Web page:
Famous celebrities make their mark as fashion early adopters. Whatever Miss Celebrity has, then girls and women want to incorporate into their own fashion persona. Everyone who is interested in looking fashionable, makes an effort now to style themselves with accessories or quirky combinations of clothes. In fact this is what women always did before the dressed down looks of the 90s under the guise of grooming.
Now we say a look is styled, or a person’s look can be improved with a bit of styling. In recent years TV presenters/influencers Trinny Woodall and Susanna Constantine have spouted wardrobe opinions on TV’s ‘What not to Wear’. The TV programme challenges frumps who are locked in a fashion time warp, to a restyling. Over the last decade, the presenters in their turn, have become celebrities.
Left – Trinny Woodall at the Swarovski sponsored Serpentine Summer Show. She may not be the first celebrity that springs to mind, yet this woman is hugely influential among masses of women especially in the UK.
Styling is nothing new. Even Cleopatra styled herself with fabulous, exotic eye make up, wigs and ornate jewellery.
In restoration England Nell Gwynne was a cause celebre. By the late Victorian era, and in her hay day, Lily Langtry was a leader in celebrity advertising.
Rita Hayworth in the 1940s and many screen starlets that came later, such as Joan Collins have all been used to sell products to women who care about their appearance.
When girls in the 1950s copied the groomed starlets of the day, they copied the likes of young stars such as Sophia Loren and Audrey Hepburn. What the film stars fans of the fifties did wasn’t really any different than copying clothes as seen on celebrities today.
It is nothing new and has all been done before in every generation.
Do you have an outfit that was fashion led by Lindsay, Lily, Paris, Sienna, Halle, Dita, Keira or Kate? ‘Ah, but they have a stylist’ you think. Some do, some don’t.
Right Dita Von Teese at the Swarovski Fashion awards.
In the 50s every one of the screen starlets were contracted to acquire a certain trademark look. They knew the rigour of consistently working at maintaining a look either to be glamorous, or to be the girl next door. They were guided by screen studio staff, who helped them get ‘a look’ that made the most of their assets.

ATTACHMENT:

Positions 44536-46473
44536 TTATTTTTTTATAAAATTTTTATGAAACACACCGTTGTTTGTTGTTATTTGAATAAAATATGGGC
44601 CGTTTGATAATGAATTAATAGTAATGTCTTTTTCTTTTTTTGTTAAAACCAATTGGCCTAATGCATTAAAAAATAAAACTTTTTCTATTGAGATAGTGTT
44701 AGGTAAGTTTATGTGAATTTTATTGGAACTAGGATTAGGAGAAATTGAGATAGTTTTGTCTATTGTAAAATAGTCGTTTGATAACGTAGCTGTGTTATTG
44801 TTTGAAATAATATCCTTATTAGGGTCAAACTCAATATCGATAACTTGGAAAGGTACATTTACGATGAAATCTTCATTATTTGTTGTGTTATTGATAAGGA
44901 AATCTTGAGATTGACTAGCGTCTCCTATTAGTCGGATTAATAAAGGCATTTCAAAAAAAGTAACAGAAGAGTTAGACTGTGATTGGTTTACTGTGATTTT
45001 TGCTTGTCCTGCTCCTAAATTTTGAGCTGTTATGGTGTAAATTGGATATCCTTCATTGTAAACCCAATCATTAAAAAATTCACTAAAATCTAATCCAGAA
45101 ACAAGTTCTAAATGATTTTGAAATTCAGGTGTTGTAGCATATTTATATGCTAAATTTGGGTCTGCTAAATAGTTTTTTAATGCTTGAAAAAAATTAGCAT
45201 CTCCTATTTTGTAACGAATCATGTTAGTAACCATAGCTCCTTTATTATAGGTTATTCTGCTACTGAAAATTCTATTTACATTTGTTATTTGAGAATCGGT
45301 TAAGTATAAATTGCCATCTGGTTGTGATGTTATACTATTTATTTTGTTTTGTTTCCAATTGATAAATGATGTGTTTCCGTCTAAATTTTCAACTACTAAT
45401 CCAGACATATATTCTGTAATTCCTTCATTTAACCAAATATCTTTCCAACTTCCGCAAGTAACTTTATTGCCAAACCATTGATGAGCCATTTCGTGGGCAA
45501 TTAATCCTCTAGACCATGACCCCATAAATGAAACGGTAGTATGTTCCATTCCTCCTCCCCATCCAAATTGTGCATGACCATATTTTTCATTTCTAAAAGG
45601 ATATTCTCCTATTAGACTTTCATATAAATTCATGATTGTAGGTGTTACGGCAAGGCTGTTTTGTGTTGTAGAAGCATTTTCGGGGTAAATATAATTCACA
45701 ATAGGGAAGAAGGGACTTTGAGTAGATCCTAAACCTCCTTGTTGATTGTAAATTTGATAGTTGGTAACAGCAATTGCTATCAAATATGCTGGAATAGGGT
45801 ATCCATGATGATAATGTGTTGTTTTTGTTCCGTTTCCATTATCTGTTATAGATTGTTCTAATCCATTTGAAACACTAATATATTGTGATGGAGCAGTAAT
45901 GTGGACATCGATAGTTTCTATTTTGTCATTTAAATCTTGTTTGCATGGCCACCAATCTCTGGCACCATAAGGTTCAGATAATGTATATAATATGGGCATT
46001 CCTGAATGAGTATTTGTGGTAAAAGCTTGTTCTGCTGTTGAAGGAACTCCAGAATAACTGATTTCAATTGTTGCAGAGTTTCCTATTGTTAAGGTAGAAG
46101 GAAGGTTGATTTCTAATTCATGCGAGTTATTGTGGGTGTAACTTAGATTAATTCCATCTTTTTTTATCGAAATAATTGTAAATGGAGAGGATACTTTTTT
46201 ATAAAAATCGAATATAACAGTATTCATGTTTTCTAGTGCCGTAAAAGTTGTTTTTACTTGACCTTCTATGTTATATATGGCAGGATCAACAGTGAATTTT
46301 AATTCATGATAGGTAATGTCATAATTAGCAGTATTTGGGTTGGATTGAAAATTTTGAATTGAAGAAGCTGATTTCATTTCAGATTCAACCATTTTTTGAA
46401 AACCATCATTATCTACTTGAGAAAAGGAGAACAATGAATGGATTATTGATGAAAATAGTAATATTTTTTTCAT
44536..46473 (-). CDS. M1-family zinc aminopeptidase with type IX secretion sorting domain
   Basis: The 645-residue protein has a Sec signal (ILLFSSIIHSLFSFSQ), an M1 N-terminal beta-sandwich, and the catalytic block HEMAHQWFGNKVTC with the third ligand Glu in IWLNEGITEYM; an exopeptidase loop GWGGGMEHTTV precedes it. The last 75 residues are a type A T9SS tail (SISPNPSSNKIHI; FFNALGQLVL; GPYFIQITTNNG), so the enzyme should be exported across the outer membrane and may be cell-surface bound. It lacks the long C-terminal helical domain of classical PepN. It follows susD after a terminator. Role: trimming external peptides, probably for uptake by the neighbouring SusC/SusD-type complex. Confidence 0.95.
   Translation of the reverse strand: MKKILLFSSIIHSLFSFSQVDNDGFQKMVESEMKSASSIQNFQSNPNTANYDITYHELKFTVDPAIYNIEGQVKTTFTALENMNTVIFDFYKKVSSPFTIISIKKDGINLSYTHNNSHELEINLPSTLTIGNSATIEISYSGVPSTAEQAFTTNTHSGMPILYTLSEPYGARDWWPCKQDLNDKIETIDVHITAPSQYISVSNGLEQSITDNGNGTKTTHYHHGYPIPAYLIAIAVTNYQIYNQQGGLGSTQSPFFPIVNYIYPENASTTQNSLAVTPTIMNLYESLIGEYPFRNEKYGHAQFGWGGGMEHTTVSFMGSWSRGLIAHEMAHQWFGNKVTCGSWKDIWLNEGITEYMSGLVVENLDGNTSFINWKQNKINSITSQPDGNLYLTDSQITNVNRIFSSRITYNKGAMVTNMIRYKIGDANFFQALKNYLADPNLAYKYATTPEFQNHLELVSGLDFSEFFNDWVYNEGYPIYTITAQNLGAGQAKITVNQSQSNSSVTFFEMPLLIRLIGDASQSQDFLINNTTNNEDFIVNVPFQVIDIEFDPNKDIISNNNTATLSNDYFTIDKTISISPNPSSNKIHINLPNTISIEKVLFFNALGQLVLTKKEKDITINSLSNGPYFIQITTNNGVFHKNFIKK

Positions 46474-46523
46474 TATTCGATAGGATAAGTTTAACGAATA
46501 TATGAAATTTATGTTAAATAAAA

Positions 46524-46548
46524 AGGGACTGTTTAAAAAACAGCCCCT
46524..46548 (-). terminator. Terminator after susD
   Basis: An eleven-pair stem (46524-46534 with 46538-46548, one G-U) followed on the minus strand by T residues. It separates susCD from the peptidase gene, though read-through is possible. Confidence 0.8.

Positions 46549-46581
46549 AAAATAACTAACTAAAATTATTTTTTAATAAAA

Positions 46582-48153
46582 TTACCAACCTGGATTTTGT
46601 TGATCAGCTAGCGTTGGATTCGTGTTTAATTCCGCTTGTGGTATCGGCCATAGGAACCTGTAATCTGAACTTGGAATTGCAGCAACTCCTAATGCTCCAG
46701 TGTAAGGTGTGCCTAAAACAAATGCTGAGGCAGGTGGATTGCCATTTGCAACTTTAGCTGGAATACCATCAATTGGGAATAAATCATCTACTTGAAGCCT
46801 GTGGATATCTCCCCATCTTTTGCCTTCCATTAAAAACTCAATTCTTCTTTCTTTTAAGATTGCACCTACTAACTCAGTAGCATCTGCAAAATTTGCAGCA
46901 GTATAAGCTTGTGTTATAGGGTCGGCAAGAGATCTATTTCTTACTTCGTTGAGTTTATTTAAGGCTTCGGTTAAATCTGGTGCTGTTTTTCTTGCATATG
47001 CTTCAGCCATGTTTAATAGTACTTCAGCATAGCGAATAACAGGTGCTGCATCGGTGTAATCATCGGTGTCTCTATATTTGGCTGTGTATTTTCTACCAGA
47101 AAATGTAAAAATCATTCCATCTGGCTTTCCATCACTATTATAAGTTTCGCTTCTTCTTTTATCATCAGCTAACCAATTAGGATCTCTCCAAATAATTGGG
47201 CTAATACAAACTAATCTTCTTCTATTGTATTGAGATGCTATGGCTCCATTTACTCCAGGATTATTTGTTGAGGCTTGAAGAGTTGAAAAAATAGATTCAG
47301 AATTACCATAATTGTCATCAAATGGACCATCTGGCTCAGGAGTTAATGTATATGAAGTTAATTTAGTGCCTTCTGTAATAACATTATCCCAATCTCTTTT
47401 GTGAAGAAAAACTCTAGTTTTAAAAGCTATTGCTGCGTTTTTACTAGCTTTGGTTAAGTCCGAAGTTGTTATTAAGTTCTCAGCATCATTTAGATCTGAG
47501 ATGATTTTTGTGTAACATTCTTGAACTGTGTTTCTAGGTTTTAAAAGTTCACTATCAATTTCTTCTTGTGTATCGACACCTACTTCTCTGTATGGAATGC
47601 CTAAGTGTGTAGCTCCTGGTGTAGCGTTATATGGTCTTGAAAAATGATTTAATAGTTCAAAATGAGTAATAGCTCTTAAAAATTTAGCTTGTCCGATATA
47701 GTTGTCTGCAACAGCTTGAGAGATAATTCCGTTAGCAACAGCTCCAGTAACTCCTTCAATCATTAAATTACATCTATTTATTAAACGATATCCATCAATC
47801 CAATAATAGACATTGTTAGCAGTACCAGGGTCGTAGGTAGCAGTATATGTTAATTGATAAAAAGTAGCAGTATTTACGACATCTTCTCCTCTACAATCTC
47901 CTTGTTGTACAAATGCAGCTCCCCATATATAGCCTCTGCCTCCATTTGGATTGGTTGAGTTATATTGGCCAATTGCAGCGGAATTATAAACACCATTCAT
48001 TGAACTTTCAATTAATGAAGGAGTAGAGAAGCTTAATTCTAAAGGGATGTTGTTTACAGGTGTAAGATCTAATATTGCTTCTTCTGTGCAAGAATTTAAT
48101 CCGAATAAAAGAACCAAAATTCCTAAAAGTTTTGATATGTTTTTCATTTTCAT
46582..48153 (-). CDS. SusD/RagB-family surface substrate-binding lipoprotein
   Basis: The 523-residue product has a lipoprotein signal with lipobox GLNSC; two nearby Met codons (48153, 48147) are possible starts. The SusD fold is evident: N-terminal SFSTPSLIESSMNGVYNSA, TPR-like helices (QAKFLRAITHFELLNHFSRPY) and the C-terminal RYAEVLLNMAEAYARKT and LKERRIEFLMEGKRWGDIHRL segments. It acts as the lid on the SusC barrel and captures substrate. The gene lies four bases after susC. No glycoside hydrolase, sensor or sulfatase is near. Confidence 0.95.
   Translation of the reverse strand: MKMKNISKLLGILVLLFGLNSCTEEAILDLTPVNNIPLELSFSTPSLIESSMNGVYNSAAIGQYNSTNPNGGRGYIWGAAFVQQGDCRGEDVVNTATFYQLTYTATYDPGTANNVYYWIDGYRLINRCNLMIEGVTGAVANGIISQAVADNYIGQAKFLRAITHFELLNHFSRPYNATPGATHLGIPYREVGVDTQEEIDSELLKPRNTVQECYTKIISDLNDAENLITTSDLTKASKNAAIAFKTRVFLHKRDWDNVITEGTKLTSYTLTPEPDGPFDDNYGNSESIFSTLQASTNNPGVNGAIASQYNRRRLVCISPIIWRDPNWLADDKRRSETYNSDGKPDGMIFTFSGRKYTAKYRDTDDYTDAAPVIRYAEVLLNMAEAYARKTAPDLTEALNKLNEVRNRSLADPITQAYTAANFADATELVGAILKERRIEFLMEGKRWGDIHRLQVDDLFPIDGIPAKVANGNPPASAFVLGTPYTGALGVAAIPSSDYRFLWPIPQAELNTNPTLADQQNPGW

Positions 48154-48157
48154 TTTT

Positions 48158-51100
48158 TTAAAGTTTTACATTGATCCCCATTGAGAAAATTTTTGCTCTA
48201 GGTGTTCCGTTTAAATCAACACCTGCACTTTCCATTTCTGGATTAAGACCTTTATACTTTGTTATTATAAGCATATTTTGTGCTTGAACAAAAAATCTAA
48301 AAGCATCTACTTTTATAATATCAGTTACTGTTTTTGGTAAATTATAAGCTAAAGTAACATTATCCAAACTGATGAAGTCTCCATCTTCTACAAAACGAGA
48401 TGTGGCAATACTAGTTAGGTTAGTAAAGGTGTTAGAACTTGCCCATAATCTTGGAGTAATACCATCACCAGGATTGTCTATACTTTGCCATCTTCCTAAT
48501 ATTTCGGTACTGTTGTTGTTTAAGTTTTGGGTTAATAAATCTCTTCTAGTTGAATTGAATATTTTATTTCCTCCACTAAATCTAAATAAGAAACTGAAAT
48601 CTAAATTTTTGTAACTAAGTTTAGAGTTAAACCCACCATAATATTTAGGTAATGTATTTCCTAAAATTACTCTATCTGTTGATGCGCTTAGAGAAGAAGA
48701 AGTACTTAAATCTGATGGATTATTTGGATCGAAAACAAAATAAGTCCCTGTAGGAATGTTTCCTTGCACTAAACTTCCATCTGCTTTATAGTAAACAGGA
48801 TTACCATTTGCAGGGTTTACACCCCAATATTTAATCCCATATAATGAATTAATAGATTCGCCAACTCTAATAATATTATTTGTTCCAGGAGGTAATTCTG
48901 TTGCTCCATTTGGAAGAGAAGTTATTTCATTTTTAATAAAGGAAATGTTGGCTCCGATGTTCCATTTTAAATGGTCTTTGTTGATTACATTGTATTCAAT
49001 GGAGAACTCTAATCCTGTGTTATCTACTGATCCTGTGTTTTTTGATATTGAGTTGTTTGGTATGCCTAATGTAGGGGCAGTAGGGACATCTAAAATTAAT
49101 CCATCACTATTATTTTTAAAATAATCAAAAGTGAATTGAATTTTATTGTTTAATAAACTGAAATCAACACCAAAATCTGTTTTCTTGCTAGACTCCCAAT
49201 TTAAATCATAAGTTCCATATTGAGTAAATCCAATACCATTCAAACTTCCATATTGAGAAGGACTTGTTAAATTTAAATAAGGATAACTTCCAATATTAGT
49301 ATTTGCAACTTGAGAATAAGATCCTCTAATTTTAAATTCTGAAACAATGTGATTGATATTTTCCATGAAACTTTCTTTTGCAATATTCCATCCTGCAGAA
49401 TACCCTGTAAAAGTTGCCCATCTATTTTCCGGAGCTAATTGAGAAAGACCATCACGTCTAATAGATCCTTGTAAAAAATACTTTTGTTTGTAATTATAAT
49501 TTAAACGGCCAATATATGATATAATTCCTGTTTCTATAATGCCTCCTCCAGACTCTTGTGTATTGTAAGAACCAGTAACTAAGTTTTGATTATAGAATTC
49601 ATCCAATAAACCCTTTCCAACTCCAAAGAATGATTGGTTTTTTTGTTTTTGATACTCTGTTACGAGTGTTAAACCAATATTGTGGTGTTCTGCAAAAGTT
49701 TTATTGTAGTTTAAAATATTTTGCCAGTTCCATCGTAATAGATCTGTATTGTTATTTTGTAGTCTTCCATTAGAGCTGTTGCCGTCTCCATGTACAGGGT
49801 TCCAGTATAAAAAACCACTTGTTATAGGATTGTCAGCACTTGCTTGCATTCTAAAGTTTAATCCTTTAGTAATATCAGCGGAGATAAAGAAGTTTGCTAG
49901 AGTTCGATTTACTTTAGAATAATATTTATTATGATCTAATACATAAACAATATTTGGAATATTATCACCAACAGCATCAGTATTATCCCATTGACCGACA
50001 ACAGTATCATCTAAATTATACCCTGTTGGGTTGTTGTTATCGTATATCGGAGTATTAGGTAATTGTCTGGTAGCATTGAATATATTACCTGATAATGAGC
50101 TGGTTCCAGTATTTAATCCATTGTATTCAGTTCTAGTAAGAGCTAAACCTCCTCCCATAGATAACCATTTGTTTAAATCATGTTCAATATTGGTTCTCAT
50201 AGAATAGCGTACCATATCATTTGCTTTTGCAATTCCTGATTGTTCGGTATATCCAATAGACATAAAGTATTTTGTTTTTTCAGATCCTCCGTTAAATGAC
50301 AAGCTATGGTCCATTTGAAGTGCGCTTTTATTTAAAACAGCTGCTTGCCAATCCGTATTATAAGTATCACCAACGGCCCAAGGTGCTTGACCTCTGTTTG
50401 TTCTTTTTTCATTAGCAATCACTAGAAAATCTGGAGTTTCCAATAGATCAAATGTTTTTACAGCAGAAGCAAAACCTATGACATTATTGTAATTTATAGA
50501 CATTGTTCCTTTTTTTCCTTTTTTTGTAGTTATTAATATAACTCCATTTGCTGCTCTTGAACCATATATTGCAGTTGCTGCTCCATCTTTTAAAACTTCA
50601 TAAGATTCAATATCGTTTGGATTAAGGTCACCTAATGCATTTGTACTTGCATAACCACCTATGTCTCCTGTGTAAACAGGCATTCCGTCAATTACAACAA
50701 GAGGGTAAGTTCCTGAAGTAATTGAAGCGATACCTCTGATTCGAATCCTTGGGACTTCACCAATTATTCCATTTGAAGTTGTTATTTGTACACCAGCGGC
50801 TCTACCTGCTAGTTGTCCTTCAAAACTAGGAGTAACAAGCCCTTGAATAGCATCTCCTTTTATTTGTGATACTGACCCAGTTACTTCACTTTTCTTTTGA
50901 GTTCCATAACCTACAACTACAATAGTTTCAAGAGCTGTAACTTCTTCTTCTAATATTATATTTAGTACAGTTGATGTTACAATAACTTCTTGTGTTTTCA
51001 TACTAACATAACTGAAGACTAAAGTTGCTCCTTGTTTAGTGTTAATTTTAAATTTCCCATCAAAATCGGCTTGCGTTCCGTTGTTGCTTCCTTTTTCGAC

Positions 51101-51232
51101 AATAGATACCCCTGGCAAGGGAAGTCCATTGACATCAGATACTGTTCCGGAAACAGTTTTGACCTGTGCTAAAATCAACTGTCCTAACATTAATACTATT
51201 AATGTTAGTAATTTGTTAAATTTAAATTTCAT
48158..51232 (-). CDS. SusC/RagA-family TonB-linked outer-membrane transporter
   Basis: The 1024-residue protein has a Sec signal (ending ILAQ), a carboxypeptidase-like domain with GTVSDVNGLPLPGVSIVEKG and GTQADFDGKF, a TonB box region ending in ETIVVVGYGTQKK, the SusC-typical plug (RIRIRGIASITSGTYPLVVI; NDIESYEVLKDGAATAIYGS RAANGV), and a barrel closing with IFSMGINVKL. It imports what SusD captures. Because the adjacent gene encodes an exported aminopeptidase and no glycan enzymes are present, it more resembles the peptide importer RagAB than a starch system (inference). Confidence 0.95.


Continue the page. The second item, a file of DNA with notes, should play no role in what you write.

Victoria Beckman may still attract some followers, but style and celebrity adulation is constantly moving on.
Today teens and twenties are more interested in the looks of Lindsay Lohan, or Agyness Deyn the current Burberry star model. Tomorrow it will be someone else that inspires a following. You are reading an original fashion article by Pauline Weston Thomas at http://www.fashion-era.com ©
Any jewellery brand that has a celebrity name associated with it soon creates fresh interest.
The photo left shows Jade Jagger, daughter of ‘Rolling Stone’ Mike Jagger, at the Swarovski Serpentine Gallery Summer Show.
Back in 2000 Jade Jagger was appointed fine jeweller to Garrard. She retained that appointment until June 2006. Now she has launched a range with Garrad. Jade began her career as an artist in the late 1980’s. She held numerous successful exhibitions of her works before setting up Jade Inc., applying a colourful, bohemian aesthetic to bespoke fine jewellery and leather goods.
Fine jewellery is actually driven by the more distinctive designer styles. Costume jewellery has gone upmarket in recent years, today we see attractive bridge lines that name drop materials to add a quality edge. Swarovski crystal and man made gems are a quality recognised brand that designers like to use.
Since the millennium, top quality synthetic stones, or man made diamonds have been cut and polished to more exacting standards. To increase their believability, the stones are now set in fine metals with a crafted dainty look. Until recent years this was mostly a technique used only with top quality gem materials.
Now jewellers and supply manufacturers, are better attuned to fashion and try to create pieces to match the fashion mood, especially since celebrity adulation drives consumer expectations.
The use of precious metals, means that a costume jewellery necklace might cost £3000, but of course, the real thing would be almost priceless. This type of costume jewellery, is given almost the identical craft production treatment as the fine estate jewellery that uses real gems.
The consumer demand in fashion jewellery today is such that the item is intended to deceive. In aristocratic, movie star and model circles this has always been the case. Often the ‘real thing’ was kept in the vault, whilst the celebrity gadded about the globe in the convincing fake. You are reading an original fashion article by Pauline Weston Thomas at http://www.fashion-era.com ©
TV personalities, and models in particular have joined the bandwagon to design just about anything. Many of you will be familiar with Joan Rivers appearing on QVC shows selling her fashion jewellery range. It seems having been gifted so much jewellery this becomes an area of expertise. Because their design eye becomes so developed, they are able to convert an interest in jewellery into a successful commercial venture. Heidi Klum for example has jewellery line.
According to press information ‘The Heidi Klum Collection is a dazzling line of fine jewellery designed by Supermodel Heidi Klum. The collection was inspired by one of Heidi’s visits to Italy during which she was intrigued by a clover-patterned marble inlay at the Duomo in Milan. Heidi envisioned the clover as an adornment piece and expressed her desire to incorporate the symbol into the design of a jewellery line.